US20070001481A1 (en) * 2005-06-29 2007-01-04 Breidenbach Thomas S Aerodynamic drag reducing apparatus
US20070013209A1 (en) * 2005-07-14 2007-01-18 Doron Neuburger Drag reducing system
US20070029837A1 (en) * 2005-08-03 2007-02-08 Philip Vala Vehicle drag reduction apparatus
US20070126261A1 (en) * 2005-12-01 2007-06-07 Breidenbach Thomas S Aerodynamic drag reducing apparatus
US20070176465A1 (en) * 2006-01-30 2007-08-02 Solus Solutions And Technologies, Llc Frame extension device for reducing the aerodynamic drag of ground vehicles
US20080093887A1 (en) * 2006-06-19 2008-04-24 Solus Solutions And Technologies, Llc. Mini skirt aerodynamic fairing device for reducing the aerodynamic drag of ground vehicles
US20080164722A1 (en) * 2005-12-01 2008-07-10 Thomas Scott Breidenbach Aerodynamic Drag Reducing Apparatus
US20080184835A1 (en) * 2005-06-29 2008-08-07 Thomas Scott Breidenbach Linear-Curvilinear Actuating Apparatus with Rotating Joints
US20080272617A1 (en) * 2007-05-04 2008-11-06 Vanguard National Trailer Corporation Trailer With Aerodynamic Rear Door
US20080303310A1 (en) * 2007-06-06 2008-12-11 Thomas Scott Breidenbach Aerodynamic drag reducing apparatus
US20090026797A1 (en) * 2005-09-15 2009-01-29 Richard Wood Wake stabilization device and method for reducing the aerodynamic drag of ground vehicles
US20090195017A1 (en) * 2006-06-19 2009-08-06 Richard Wood Mini skirt aerodynamic fairing device for reducing the aerodynamic drag of ground vehicles
US20090212594A1 (en) * 2008-02-21 2009-08-27 Thomas Scott Breidenbach Aerodynamic drag reducing apparatus
US20090224597A1 (en) * 2008-03-07 2009-09-10 Solus-Solutions And Technologies Llc Wheel cavity flow control device and method for reducing the aerodynamic drag of ground vehicles
US20090236872A1 (en) * 2008-03-21 2009-09-24 Solus-Solutions And Technologies Llc Outboard wake stabilization device and method for reducing the aerodynamic drag of ground vehicles
WO2009139642A1 (en) 2008-05-15 2009-11-19 Tecama Holding As Inflatable drag reduction device for vehicles
US20100090496A1 (en) * 2008-10-09 2010-04-15 James Carlson Vehicle drag reduction method and apparatus
US7740304B1 (en) 2009-03-07 2010-06-22 Thomas James Breu Umbrella semi-trailer drag reducer
US20100181799A1 (en) * 2007-04-05 2010-07-22 Ryan Patrick E Drag reducing apparatus for a vehicle
US20110035119A1 (en) * 2009-08-04 2011-02-10 Eric Sandgren Automated drag reduction in moving objects
US20110068603A1 (en) * 2009-09-23 2011-03-24 Aerodynamic Trailer Systems, Llc Drag reducing apparatus for a vehicle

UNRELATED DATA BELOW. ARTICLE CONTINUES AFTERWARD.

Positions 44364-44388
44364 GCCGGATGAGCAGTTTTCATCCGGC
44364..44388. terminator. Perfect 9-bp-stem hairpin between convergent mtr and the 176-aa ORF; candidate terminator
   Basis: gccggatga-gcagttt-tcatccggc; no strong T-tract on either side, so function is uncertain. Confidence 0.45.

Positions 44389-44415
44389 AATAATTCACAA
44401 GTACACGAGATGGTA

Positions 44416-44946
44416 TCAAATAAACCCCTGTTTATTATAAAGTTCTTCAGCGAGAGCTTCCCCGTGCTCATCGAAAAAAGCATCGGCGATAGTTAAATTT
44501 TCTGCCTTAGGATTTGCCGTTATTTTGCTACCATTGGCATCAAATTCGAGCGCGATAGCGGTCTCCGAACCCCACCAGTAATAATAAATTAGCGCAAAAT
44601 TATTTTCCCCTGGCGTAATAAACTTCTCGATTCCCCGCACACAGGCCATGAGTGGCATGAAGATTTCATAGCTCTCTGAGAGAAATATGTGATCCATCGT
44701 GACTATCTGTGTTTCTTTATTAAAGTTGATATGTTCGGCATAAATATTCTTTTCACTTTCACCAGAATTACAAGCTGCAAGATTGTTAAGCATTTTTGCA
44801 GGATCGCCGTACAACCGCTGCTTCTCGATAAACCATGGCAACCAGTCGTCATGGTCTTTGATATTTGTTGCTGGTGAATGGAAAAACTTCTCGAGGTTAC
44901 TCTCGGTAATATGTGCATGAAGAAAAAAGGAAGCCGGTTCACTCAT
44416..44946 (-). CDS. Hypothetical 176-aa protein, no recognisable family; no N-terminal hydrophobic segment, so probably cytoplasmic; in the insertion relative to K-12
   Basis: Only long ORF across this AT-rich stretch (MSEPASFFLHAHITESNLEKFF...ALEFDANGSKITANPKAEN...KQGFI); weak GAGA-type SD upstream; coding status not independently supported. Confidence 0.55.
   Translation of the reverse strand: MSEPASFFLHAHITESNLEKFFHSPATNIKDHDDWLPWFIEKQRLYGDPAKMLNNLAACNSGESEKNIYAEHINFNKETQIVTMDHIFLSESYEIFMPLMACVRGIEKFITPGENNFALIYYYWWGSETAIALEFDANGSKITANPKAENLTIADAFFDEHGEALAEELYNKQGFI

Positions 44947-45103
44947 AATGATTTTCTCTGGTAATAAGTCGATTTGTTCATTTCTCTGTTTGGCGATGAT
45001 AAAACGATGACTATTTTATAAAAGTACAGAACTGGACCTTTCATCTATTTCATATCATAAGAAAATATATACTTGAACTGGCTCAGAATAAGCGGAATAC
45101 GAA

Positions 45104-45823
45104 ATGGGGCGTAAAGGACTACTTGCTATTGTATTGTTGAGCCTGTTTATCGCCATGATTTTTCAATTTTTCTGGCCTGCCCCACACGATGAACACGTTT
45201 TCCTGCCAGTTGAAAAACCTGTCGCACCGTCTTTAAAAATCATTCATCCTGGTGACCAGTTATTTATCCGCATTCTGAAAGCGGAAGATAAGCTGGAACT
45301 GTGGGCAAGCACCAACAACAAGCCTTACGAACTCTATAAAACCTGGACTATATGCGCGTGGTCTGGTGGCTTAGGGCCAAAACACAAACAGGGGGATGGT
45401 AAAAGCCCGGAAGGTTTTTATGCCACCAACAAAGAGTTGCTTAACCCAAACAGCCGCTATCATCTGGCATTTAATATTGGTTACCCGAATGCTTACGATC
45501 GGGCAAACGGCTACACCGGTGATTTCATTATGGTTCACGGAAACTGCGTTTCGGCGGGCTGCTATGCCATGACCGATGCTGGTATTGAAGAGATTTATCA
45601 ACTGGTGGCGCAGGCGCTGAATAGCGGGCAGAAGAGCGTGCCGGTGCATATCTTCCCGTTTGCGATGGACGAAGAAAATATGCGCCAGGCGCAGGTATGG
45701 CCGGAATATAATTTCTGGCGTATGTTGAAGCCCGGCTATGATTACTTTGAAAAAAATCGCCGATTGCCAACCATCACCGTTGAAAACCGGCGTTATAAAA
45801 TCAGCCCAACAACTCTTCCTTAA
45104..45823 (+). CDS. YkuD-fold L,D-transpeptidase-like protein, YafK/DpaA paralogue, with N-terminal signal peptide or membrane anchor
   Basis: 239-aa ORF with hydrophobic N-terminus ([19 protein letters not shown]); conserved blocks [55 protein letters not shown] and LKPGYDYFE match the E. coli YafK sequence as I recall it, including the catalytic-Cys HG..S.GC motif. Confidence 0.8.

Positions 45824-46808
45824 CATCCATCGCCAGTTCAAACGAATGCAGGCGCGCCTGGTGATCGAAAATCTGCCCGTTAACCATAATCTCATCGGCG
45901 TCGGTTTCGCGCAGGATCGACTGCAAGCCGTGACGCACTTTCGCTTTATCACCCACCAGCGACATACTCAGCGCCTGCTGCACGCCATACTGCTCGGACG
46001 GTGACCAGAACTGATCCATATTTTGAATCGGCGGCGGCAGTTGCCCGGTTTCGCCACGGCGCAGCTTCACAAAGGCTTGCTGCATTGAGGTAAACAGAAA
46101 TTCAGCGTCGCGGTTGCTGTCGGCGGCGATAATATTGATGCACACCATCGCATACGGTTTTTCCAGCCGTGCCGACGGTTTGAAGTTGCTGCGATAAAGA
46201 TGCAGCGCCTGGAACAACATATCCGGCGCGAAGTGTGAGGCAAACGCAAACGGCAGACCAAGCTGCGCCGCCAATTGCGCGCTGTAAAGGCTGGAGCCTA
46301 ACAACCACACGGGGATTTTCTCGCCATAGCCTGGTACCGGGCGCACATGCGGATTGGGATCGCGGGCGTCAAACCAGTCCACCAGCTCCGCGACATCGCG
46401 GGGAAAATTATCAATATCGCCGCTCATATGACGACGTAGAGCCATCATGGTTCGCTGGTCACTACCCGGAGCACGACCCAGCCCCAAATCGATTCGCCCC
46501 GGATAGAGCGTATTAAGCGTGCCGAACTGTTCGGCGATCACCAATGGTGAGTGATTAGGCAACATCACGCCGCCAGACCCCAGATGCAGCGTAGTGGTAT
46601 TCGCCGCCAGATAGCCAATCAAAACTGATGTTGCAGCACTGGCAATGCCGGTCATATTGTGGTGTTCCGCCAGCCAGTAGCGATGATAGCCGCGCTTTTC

US20110084516A1 (en) * 2007-05-17 2011-04-14 Advanced Transit Dynamics, Inc. Rear-mounted aerodynamic structure for truck cargo bodies
US20110204677A1 (en) * 2009-08-21 2011-08-25 Wood Richard M Dam skirt aerodynamic fairing device
US8007030B2 (en) 2006-01-30 2011-08-30 Richard Wood Frame extension device for reducing the aerodynamic drag of ground vehicles
US8100461B2 (en) 2007-05-17 2012-01-24 Advanced Transit Dynamics, Inc. Rear-mounted aerodynamic structure for truck cargo bodies
WO2013044216A1 (en) 2011-09-23 2013-03-28 Aerofab Llc Vehicle drag reduction assembly
DE102012011971A1 (en) * 2012-05-03 2013-11-07 Piotr Kubinski An aerodynamic part at the rear - working with air pressure and vacuum
CN105365717A (en) * 2015-12-08 2016-03-02 莆田市云驰新能源汽车研究院有限公司 Automobile turbulence device capable of reducing wind resistance
US9333993B2 (en) 2013-06-27 2016-05-10 Aerovolution Corporation Self-deploying apparatuses, assemblies, and methods for drag reduction of land vehicles
US9440688B2 (en) 2011-09-20 2016-09-13 Stemco Lp Rear-mounted retractable aerodynamic structure for cargo bodies
US9440689B1 (en) 2011-09-20 2016-09-13 Stemco Lp Aerodynamic structures secured to the underbody of cargo bodies
US9457847B2 (en) 2011-10-27 2016-10-04 Stemco Lp Rear-mounted aerodynamic structures for cargo bodies
US9505449B2 (en) 2012-06-19 2016-11-29 Aerovolution Corporation Apparatuses, assemblies, and methods for drag reduction of land vehicles
WO2017036464A1 (en) 2015-09-01 2017-03-09 Alpha Team Gmbh Textile tyre for lowering the drag of vehicles

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Cited By (81)

* Cited by examiner, † Cited by third party
Publication number Priority date Publication date Assignee Title
US5498059A (en) * 1994-09-28 1996-03-12 Switlik; Stanley Apparatus for reducing drag
US6309010B1 (en) 1999-09-29 2001-10-30 W. David Whitten Collapsible streamlined tail for trucks and trailers
US6959958B2 (en) * 2000-06-09 2005-11-01 Basford William C Aerodynamic combination for improved base drag reduction
US6409252B1 (en) * 2001-09-24 2002-06-25 Paul Guy Andrus Truck trailer drag reducer
US6467833B1 (en) 2001-09-27 2002-10-22 R. H. Travers Company Drag reducer
US6666498B1 (en) * 2001-10-04 2003-12-23 W. David Whitten Deployable airfoil for trucks and trailers
US6457766B1 (en) 2001-11-10 2002-10-01 Lee J. Telnack Vehicle streamlining structure
US6685256B1 (en) 2002-12-23 2004-02-03 Carl L. Shermer Trailer drag reduction system
US6789839B1 (en) 2003-03-11 2004-09-14 Alan Samuelson Wind dam for use with tractor-trailers
US6863482B2 (en) 2003-06-16 2005-03-08 Fred Lockhart Cargo retention system
US20070001481A1 (en) * 2005-06-29 2007-01-04 Breidenbach Thomas S Aerodynamic drag reducing apparatus
US8622461B2 (en) 2005-06-29 2014-01-07 Thomas Scott Breidenbach Aerodynamic drag reducing apparatus
US20080184835A1 (en) * 2005-06-29 2008-08-07 Thomas Scott Breidenbach Linear-Curvilinear Actuating Apparatus with Rotating Joints
US7784854B2 (en) 2005-06-29 2010-08-31 Thomas Scott Breidenbach Aerodynamic drag reducing apparatus